The general preference regarding pay slips is that these should be electronic and managed centrally. However, because of statutory requirements in some countries, the limitation of vendors and cultural norms, the impossibility of using all the perks of technology in other countries, paper pay slips are sometimes still required.
Strategic approaches to handle the challenges
Faced with some or all of the above challenges, multinational companies have taken a variety of approaches which can be grouped in three categories.
Separating out HR
One option is to separate tasks according to conventional organizational responsibilities and move non-payroll tasks to other in-country functions. The separation of HR administration and record management is a good option but it will not necessarily help smooth the interface between HR and payroll. Tracing back an error or bad data provided by in-country staff will not be an easy task.
The regional hub, where centers are based in one location, serves multiple EE countries and usually consists in a handful of payroll admin staff. The advantage is that these payroll professionals from the regional hub are close in culture and location to the countries they serve and they are able to overcome the language barrier. They can both meet the in-country requirements and communicate with company headquarters.
In theory, at least, the hub can solve some of the visibility and control issues that come with the local model. Through the hub the local management can easily be kept close aboard with the local actions while all HR administration tasks can be carried and overseen by a hub.
Unfortunately, the hub has also a downside: it is very difficult to find employees with a broad range of skills: multiple languages, payroll expertise across multiple countries, good people management and process skills.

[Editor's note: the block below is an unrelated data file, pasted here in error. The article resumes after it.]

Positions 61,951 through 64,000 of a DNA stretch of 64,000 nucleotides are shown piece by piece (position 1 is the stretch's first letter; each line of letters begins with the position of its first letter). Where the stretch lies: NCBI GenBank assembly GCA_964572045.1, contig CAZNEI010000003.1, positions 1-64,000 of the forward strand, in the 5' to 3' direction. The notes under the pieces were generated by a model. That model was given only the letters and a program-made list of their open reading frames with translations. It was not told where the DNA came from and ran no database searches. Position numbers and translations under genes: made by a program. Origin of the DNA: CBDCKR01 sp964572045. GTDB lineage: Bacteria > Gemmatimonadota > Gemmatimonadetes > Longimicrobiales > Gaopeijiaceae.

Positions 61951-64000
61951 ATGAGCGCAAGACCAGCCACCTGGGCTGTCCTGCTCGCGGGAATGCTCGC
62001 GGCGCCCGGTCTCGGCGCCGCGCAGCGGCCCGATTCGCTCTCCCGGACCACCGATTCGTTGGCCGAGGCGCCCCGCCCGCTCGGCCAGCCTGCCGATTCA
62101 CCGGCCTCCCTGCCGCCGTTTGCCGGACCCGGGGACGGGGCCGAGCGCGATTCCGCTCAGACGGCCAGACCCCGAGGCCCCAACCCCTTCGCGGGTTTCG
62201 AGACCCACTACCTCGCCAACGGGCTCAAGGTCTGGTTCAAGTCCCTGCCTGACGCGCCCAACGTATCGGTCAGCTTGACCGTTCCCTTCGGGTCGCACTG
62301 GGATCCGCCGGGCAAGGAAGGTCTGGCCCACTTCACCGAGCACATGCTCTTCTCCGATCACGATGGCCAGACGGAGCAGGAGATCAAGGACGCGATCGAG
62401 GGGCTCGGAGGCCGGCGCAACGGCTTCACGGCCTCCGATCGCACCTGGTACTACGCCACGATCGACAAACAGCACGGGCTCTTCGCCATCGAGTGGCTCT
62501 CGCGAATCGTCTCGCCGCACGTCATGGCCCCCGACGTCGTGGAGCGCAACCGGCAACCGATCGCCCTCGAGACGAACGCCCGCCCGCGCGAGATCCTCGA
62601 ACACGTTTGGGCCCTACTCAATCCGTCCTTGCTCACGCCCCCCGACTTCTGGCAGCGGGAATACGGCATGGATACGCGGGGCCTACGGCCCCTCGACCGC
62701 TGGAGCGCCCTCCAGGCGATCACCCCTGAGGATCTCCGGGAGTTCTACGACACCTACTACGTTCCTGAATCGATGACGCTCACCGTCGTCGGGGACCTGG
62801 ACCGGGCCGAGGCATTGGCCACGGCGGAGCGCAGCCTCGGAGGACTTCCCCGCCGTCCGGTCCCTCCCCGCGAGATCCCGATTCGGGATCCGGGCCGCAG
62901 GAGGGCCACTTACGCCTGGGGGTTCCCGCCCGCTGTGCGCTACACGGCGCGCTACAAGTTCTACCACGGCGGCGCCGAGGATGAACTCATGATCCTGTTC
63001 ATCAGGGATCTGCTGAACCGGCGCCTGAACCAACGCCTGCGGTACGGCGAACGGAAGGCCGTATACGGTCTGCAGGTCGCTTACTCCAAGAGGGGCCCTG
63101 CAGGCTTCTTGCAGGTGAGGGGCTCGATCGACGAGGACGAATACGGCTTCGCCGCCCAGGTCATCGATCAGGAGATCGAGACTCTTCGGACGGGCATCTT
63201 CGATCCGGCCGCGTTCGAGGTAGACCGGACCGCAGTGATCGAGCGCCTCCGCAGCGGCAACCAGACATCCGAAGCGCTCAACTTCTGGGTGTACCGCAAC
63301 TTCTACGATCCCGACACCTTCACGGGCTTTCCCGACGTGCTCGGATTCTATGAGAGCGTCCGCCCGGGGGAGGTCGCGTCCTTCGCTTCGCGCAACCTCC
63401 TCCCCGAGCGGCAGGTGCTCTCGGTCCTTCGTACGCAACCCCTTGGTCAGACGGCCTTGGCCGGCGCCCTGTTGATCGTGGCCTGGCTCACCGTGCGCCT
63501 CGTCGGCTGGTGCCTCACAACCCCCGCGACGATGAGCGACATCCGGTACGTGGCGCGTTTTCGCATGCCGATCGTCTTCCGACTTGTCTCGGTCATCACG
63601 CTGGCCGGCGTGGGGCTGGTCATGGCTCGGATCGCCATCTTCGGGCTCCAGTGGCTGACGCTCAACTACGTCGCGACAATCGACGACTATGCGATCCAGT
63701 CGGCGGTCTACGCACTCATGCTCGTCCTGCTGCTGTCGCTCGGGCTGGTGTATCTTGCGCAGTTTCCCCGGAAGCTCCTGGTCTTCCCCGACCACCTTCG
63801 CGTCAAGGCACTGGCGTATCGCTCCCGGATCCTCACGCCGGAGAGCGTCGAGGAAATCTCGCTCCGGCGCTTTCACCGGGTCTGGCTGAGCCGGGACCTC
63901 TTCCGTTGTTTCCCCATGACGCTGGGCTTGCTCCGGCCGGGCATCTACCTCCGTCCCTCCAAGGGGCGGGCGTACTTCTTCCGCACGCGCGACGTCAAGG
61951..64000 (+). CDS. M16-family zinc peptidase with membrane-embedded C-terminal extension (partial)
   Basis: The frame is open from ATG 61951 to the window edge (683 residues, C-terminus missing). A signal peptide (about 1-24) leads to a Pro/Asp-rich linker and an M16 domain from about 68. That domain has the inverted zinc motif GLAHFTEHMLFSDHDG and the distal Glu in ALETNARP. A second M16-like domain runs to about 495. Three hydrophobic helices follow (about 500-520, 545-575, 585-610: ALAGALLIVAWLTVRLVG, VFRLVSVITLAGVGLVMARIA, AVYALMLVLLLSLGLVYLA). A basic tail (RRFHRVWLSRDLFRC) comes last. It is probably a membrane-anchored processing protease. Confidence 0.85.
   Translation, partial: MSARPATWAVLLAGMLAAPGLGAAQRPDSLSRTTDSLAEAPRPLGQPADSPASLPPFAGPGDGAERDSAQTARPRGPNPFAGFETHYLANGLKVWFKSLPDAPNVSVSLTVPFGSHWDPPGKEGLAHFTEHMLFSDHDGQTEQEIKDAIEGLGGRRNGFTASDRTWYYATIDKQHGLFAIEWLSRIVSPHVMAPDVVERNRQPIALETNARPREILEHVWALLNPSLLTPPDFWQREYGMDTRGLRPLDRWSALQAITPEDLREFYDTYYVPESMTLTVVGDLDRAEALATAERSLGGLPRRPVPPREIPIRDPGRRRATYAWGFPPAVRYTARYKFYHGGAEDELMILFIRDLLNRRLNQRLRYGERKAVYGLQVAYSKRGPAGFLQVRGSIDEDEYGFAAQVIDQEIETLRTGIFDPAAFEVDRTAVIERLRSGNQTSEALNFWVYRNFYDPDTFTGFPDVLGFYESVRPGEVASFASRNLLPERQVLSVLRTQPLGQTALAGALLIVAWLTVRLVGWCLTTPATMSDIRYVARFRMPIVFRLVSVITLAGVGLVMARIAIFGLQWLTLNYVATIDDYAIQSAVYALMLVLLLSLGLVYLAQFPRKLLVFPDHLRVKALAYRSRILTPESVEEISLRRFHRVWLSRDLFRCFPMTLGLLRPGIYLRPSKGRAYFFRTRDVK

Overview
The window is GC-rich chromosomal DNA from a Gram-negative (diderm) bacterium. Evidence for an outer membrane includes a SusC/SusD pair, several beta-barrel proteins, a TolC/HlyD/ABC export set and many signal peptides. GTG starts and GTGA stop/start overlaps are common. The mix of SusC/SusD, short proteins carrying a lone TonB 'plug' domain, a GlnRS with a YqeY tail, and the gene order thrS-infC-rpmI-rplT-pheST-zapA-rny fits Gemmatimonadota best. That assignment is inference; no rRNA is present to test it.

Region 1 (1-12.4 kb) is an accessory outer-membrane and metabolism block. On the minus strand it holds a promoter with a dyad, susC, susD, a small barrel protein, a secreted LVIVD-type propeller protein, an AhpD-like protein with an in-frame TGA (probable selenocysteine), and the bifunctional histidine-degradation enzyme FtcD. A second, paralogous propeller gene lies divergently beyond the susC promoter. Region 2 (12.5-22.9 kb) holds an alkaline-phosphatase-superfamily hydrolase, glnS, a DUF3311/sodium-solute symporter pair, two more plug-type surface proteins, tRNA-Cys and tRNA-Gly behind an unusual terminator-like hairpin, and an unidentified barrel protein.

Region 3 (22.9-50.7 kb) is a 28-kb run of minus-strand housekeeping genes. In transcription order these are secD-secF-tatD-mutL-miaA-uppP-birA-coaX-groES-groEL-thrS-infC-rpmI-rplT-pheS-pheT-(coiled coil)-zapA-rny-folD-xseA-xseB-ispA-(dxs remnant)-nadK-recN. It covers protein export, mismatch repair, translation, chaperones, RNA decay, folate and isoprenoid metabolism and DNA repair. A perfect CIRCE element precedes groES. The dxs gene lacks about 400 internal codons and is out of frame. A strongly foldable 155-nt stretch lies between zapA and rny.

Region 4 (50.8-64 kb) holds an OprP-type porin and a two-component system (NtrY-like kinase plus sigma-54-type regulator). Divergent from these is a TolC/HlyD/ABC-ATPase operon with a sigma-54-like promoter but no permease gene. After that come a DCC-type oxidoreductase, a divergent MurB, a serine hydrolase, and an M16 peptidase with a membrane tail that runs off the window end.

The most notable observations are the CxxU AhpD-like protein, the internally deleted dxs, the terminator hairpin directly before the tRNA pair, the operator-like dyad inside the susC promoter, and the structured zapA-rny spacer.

There is a big number of companies that believe outsourcing to be the only effective model to support their employee services needs in the region.
One of the most important advantages of outsourcing is that the burden of understanding legal and statutory requirements is passed to the service provider. The outsourcing providers are able to deal with the authorities and employees in the local language while reporting back to the customer in another, usually in English. They provide multilingual support and they have specialists that understand the impact of changing labor regulations and provide support when it comes to the reporting requirements.
Some multinational companies adopt also the multi-country outsourcing model, which provides customers with a single point of contact, a standard way to structure interfaces into payroll and back to their accounting systems, a consistent support model and standard reporting across each country.
About the author: Alice Anghelea has over 12 years of experience in Payroll & HR BPO operations, both in-country and multi-country level throughout Europe. At UCMS Group, Alice is responsible with regional business development and sales, offering solutions and developing projects for multinational companies looking for adopting new payroll service models across their regions in Europe. This article is based on Alice’s experience but also on a special report made by Webster Buchanan Research and UCMS Group and which examines the challenges of multi-country payroll in Eastern Europe. Based on interviews with senior international payroll managers, this independent research report assesses the approaches multinationals are taking to tackle these regional issues. You can contact Alice by email at: firstname.lastname@example.org
Picture: reway2007, via flickr
This article was first published in the Special Edition of The Outsouricng Journal “CEE – A Colorfurl Outsourcing Landscape”, which is available for free download here (PDF, 85 pages)